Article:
Prominent Houston political and faith leaders on Monday denounced Houston ISD Superintendent Mike Miles’ plan to convert some libraries into discipline centers, adding to the growing chorus of critics opposing the change.

Members of Congress, Houston City Council and high-profile religious institutions joined Mayor Sylvester Turner — already on record opposing the move — in describing the state-appointed superintendent’s plan as an attack on lower-income communities of color.

Teachers at dozens of campuses Miles has targeted for overhaul will send misbehaving students to the library — fashioned into what he has dubbed “Team Centers” — to learn virtually. Meanwhile, Miles is eliminating librarians and media specialists from 28 “New Education System,” or NES, campuses undergoing the most dramatic changes.

The strategy has drawn national media attention in recent days and infuriated much of the city’s Democratic political leadership. U.S. Rep. Al Green, D-Houston, said Monday at a City Hall press conference that the elimination of librarians is a move toward the “resegregation of society.” 

“I drank from the colored water fountain,” Green said. “I know what it’s like to have to sit in the balcony of the movie, in the back of the bus. I don’t want to go back to that. … (Mayor Turner) is taking the necessary steps to deal with this incremental step that is going to take us backwards. We’ve got to stop it here.”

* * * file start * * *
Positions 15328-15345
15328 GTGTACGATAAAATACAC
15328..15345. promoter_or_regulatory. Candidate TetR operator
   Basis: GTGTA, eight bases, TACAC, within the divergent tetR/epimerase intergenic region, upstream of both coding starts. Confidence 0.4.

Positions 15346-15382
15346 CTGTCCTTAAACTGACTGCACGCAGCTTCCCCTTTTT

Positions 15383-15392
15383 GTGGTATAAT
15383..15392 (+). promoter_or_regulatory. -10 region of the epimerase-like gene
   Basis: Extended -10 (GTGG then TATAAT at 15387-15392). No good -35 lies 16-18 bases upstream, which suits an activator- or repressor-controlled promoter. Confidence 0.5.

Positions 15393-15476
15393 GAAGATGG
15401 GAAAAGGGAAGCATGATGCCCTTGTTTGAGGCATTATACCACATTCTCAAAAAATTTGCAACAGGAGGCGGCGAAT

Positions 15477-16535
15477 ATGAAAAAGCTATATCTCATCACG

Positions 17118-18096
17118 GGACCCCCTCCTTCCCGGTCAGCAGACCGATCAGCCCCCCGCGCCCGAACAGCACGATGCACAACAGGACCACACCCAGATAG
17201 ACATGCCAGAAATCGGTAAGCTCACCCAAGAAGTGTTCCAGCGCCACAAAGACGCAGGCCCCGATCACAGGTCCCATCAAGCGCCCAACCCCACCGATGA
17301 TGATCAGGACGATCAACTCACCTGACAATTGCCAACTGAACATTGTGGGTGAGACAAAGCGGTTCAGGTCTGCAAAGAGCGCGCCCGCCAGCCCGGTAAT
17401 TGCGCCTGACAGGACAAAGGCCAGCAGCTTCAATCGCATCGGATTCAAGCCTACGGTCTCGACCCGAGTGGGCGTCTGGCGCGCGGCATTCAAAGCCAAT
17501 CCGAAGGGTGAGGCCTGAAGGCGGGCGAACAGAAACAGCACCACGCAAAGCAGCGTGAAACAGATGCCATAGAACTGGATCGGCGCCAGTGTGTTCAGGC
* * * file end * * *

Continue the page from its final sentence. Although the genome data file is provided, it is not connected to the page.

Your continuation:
Miles, appointed to the position in June by Texas Education Commissioner Mike Morath as part of sweeping state sanctions against the district, remains committed to his plan. Miles has said the strategy will create better learning conditions for students and allow the district to redirect more resources to classroom instruction.

In a statement released minutes before Monday’s gathering of civic leaders, Miles said he “cannot and will not govern the state’s largest school district by press conference or press release.” 

“The time for politics is over, and we will not be distracted by intentional misinformation,” Miles said.

While civic leaders can speak out against Miles’ proposals, they have no legal authority to force him to change course. Only members of HISD’s state-appointed school board — who Morath can replace at any time — have that power. All nine board members did not respond Monday to a request for comment about the library strategy.

Houston ISD Superintendent Mike Miles discusses changes he’s making at dozens of schools during a community meeting July 11 at Pugh Elementary in Houston’s Denver Harbor neighborhood. (Joseph Bui for Houston Landing)

Libraries have become a frequent flashpoint in HISD, largely due to the district’s relative lack of investment in them. 

While most neighboring districts employ a librarian in every school, many HISD campuses historically have not had them. That’s mostly a function of HISD’s “decentralized” staffing approach, in which principals are given authority to choose which positions to prioritize with a dedicated amount of money. Most principals chose to put resources into areas other than libraries.